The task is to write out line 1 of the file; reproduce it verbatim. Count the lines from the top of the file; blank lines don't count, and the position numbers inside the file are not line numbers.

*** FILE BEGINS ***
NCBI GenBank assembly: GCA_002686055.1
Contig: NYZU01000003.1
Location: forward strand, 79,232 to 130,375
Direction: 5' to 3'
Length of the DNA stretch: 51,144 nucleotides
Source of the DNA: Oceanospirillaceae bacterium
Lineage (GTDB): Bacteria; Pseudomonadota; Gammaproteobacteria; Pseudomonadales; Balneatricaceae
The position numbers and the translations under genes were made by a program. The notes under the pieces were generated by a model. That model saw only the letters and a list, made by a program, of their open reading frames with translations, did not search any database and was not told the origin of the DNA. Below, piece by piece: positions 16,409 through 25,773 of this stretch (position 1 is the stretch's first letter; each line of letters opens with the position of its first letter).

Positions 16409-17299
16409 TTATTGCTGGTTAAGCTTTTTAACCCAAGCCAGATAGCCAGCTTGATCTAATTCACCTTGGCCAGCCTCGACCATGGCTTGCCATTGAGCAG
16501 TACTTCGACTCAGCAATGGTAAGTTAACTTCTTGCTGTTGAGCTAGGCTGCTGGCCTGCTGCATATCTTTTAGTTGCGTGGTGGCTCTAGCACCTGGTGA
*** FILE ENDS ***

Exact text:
NCBI GenBank assembly: GCA_002686055.1